13 Method of Analysis In order to investigate differences in a multi-variate framework, we regression analysis to the matched data. Equation (1) estimates individual bankruptcies against factors hypothesized to affect financial distress. The dependent variable, IndBnk, represents the county s individual bankruptcy rates per thousand of population. A description of each variable is contained in Table 3. Included in Equation (1) are data on race and age, which other studies have show to have a disproportionate impact on bankruptcy rates within a population (Sullivan, et al., 2000). IndBnk = β 0 + β 1 PopDen + β 2 PCapInc +β 3 Emp + β 4 Unemp +β 5 PBlack + β 6 PO55 +β 7 P β 8 PU20 + β 9 NE + β 10 MA + β 11 ENC + β 12 WNC + β 13 ESC + β 14 WSC + β 15 MT + β 16 Year + β 17 Casino + β 18 Time + β 19 Time 2 + ε (1) Table 4 lists results from the estimation of Equations (1). As presented, the addition of casinos in a county from 1990 to 2002 had a positive and statistically significant impact on individual bankruptcy rates in the first year of operations. However, estimation results indicate that in the fourth year after adding a casino, a county will experience a bankruptcy rate less that an otherwise equivalent non-casino county. Only after eight years does the casino bankruptcy rate rise above that of a non-casino county. Each year beyond seven, the bankruptcy gap between casino counties and non-casino counties grows. Figure 6 profiles the estimated bankruptcy rates for a casino counties and non-casino counties. Over the twelve year period, bankruptcy rates in casino counties grew by 320 percent, while bankruptcy rates in non-casino counties grew by only 260 percent. Beginning from a rate of 2.42 per thousand, the casino county is estimated to grow to 7.82 per thousand, while a noncasino county would grow to 6.39 per thousand. For the period of time covered by this 13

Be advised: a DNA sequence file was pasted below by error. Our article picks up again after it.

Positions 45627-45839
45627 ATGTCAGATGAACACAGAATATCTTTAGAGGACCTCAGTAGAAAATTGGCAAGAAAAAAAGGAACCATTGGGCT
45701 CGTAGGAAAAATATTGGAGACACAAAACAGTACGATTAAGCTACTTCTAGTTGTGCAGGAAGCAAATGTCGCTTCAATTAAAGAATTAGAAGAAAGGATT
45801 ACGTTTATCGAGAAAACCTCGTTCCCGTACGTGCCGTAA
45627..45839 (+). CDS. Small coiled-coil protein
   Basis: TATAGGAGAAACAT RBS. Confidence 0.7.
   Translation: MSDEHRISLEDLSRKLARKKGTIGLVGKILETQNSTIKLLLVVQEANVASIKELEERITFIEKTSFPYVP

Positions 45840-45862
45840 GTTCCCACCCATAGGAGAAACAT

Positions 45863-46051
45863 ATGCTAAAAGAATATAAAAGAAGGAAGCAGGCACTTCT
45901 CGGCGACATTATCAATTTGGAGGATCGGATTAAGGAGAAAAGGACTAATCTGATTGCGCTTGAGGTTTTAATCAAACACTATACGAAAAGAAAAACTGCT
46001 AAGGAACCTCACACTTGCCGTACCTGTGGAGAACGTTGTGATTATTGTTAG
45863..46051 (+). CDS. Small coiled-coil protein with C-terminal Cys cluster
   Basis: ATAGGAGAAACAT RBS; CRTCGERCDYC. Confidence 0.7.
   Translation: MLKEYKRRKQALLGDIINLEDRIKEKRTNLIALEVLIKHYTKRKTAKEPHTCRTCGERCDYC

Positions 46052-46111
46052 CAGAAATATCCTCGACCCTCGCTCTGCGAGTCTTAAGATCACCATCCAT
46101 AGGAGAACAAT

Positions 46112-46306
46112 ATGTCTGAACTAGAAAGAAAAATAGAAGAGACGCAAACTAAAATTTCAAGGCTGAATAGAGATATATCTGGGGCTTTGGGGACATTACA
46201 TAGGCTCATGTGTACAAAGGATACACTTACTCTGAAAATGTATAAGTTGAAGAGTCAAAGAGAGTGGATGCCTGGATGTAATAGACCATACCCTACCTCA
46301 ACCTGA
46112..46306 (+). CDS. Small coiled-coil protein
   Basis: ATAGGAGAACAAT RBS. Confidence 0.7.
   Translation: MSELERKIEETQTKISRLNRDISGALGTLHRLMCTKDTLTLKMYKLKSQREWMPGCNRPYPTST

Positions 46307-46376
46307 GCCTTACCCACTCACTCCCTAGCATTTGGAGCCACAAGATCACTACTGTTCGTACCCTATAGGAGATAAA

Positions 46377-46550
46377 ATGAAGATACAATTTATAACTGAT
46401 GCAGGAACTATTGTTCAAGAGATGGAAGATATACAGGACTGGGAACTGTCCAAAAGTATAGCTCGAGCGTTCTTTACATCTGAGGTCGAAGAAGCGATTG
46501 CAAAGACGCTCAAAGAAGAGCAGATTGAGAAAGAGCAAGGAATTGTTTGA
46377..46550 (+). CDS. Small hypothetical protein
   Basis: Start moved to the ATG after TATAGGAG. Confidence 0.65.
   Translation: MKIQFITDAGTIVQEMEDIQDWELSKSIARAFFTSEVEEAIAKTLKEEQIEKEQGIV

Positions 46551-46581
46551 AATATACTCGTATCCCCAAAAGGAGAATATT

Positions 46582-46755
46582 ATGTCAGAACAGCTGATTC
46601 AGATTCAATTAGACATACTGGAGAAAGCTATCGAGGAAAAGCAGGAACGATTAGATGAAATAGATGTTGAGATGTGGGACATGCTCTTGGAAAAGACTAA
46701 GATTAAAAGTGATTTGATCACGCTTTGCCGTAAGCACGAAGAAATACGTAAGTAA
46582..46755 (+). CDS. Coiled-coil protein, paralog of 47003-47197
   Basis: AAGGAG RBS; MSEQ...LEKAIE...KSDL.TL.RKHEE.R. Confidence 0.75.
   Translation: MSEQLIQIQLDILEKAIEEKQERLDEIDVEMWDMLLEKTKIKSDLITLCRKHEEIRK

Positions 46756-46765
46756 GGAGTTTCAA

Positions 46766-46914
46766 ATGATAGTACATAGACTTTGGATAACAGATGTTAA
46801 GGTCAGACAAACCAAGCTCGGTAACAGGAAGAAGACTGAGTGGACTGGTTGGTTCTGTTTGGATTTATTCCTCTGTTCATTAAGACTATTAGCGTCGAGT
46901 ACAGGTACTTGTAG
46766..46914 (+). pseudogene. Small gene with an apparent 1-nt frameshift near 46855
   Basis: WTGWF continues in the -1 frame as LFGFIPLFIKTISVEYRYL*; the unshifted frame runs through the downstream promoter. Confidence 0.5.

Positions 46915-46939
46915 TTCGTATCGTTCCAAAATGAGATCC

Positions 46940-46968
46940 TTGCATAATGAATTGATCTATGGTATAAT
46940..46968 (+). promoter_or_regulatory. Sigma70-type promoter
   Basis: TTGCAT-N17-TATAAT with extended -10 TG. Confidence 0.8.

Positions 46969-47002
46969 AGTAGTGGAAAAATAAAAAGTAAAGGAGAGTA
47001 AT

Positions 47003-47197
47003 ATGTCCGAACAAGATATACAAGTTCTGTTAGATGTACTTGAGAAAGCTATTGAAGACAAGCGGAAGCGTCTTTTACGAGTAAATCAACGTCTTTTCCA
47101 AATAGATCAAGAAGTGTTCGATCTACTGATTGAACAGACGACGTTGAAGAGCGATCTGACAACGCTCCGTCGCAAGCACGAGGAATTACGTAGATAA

14 analysis, this amounts to an increase of nearly 2 percent in the annual growth rate for bankruptcy over this period. The above data support a theoretical model that is consistent with the developing experience with gambling pathology. Casinos almost always include slot machines, which have been identified among the most addictive forms of gambling. These machines combine quickcycling, sensory-rich experiences, the psychologically attractive principle of intermittent reward, and the statistically inevitable house advantage which are assured to produce significant gambling losses over time. Industry observers have suggested that slot machines are gaining in popularity, that the industry is responding to that consumer interest by investing in more sophisticated machines, and that slot machines provide an increasingly significant portion of industry profits. 48 Adding a casino increases the opportunity for convenient access to gambling. It is possible that, over time, citizens with a propensity for problem gambling behavior will capitalize on those opportunities by increasingly frequent gambling experiences. Losses mount as these experiences increase, leading to expanding demands on credit to pay for one s gambling habit. Irrational behavior, such as chasing one s losses may well increase as the pathology expands, thereby compounding financial problems. Ultimately, the problem gambler reaches the point where a bankruptcy petition seeking an order for relief from creditors becomes a rational, and perhaps also necessary, action. Our results showing a time lag between the introduction of a casino and the manifestation of negative social consequences are consistent with other research findings. For example, Grinols and Mustard (2004) examined the impact of casinos on crime. Their findings indicate that crime rates may go down during the first year of operation, followed by average rates for 14